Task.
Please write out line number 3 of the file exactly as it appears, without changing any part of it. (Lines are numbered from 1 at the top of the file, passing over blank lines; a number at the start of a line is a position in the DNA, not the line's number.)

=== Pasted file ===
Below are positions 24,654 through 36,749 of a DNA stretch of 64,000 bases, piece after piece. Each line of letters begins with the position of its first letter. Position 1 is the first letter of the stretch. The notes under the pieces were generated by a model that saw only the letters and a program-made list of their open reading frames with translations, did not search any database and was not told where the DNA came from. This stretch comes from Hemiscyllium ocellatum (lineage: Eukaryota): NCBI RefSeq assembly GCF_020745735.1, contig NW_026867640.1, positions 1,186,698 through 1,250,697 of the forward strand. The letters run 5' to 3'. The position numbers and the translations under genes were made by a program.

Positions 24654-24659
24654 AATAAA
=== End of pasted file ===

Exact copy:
24654 AATAAA